By Hamid Naficy
In Volume 3, Naficy assesses the profound results of the Islamic Revolution on Iran's cinema and picture undefined. in the course of the ebook, he makes use of the time period Islamicate, instead of Islamic, to point that the values of the postrevolutionary kingdom, tradition, and cinema have been knowledgeable not just by means of Islam but additionally by means of Persian traditions. Naficy examines documentary motion pictures made to checklist occasions ahead of, in the course of, and within the instant aftermath of the revolution. He describes how sure associations and participants, together with prerevolutionary cinema and filmmakers, have been linked to the Pahlavi regime, the West, and modernity and hence perceived as corrupt and immoral. a few of the nation's moviehouses have been burned down. Prerevolutionary motion pictures have been topic to strict evaluate and sometimes banned, to get replaced with movies commensurate with Islamicate values. Filmmakers and entertainers have been thrown out of the undefined, exiled, imprisoned, or even completed. but, out of this innovative turmoil, a rare Islamicate cinema and movie tradition emerged. Naficy strains its improvement and explains how Iran's lengthy battle with Iraq, the gendered segregation of area, and the imposition of the veil on girls inspired yes ideological and aesthetic developments in movie and comparable media. ultimately, he discusses the structural, administrative, and regulatory measures that helped to institutionalize the recent evolving cinema.
A Social heritage of Iranian Cinema
Volume 1: The Artisanal period, 1897–1941
Volume 2: The Industrializing Years, 1941–1978
Volume three: The Islamicate interval, 1978–1984
Volume four: The Globalizing period, 1984–2010
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Additional resources for A Social History of Iranian Cinema, Volume 3: The Islamicate Period, 1978–1984
Fountains of blood (filled with red dye) sprang up in most cemeteries to denote and validate the martyrs’ blood shed on the road to revolution and the revolution’s defense. Even the colorful, dramatic, government-Â�issued stamps, which Peter Chelkowski (1987) appropriately called “Stamps of Blood,” capitalized on these concepts, circulating to the far corners of the world the iconographic messages of the war and revolution. Oversized portraits of the Islamist leaders and martyrs were (and still are) displayed on public walls and on the roads, and tulips of martyrdom were placed in cemeteries, on stamps, and on the national flag.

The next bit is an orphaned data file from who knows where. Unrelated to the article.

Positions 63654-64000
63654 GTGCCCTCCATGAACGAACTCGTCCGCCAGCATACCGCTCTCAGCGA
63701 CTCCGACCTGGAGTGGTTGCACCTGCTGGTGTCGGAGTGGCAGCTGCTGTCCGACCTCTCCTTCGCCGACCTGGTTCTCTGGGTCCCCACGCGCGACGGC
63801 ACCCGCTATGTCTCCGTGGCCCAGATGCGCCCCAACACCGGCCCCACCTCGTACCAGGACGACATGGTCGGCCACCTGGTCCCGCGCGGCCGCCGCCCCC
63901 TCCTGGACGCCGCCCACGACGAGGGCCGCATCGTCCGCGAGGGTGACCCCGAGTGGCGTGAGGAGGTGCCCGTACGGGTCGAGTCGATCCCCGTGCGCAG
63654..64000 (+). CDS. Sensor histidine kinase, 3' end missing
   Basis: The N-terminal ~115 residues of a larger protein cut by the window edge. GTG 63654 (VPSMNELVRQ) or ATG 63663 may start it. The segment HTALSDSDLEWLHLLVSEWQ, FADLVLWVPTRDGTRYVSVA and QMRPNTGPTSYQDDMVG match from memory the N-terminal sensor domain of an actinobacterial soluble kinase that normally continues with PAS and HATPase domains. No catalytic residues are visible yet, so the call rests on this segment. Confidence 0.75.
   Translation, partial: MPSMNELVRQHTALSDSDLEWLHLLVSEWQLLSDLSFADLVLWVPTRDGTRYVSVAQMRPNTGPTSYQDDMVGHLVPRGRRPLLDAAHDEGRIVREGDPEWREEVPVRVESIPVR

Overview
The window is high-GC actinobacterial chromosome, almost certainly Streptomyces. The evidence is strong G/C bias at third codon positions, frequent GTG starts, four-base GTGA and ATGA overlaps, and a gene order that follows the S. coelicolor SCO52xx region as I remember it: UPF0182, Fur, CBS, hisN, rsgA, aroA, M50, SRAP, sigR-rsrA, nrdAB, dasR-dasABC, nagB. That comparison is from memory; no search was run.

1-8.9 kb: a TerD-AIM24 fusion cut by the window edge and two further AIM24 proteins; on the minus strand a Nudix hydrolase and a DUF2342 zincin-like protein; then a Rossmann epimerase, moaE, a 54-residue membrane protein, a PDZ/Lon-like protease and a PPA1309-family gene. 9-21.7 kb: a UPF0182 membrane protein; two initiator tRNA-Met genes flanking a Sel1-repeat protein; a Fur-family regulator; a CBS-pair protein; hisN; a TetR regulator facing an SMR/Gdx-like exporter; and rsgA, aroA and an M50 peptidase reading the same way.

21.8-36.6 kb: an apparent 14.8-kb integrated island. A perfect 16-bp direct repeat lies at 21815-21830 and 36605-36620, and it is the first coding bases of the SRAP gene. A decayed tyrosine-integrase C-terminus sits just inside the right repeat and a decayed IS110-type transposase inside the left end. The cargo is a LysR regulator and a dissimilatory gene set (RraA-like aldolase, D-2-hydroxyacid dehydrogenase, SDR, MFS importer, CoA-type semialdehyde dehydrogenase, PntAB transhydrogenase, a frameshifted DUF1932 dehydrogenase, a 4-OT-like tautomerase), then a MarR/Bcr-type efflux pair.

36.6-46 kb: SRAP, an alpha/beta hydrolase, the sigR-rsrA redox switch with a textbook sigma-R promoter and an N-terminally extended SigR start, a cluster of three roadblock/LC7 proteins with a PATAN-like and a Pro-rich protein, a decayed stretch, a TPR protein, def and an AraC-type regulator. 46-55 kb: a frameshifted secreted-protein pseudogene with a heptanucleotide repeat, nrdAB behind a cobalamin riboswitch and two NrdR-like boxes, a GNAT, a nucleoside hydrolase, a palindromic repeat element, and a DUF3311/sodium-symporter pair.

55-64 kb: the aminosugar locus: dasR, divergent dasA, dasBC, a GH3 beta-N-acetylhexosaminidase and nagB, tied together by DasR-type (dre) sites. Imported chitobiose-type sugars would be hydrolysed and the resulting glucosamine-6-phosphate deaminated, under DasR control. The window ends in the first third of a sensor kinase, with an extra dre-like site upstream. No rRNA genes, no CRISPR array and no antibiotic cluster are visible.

In one ideological and structural respect the Pahlavi and the new Islamic Republic were very similar, and that was the way both elevated their leaders to transcendent heights, towering over the mere mortals who were their subjects. During the last phases of the “White Revolution,” Mohammad Reza Shah Pahlavi’s title was changed from the Shah, or the Shahanshah (king of kings), to Shahanshah-Â�e Aryamehr (king of kings, light of Aryans); likewise, after the success of the “Islamic Revolution” and his return to Iran, Ayatollah Ruhollah Khomeini acquired the title of Imam, which in Shiism is generally reserved for the twelve direct descendants of Prophet Mohammad and Ali, and is generally not applied to any other religious leader, as is the case in Sunni Islam.
Several documentaries dealt with this pivotal event. Alireza Davudnezhad’s A Report on Abadan’s Rex Cinema (Gozareshi az Sinema Rex-Â�e Abadan, 1978–79), is an eighty-Â�minute film which contains interviews with survivors and footage of the charred cinema auditorium and projection booth. Masud Navai’s film Abadan’s Rex Cinema (Sinema Rex-Â�e Abadan, 1979–80) contains an important interview with Takabalizadeh, an interview that was used as evidence in the trial against him, as were scenes of Davudnezhad’s film.
A Social History of Iranian Cinema, Volume 3: The Islamicate Period, 1978–1984 by Hamid Naficy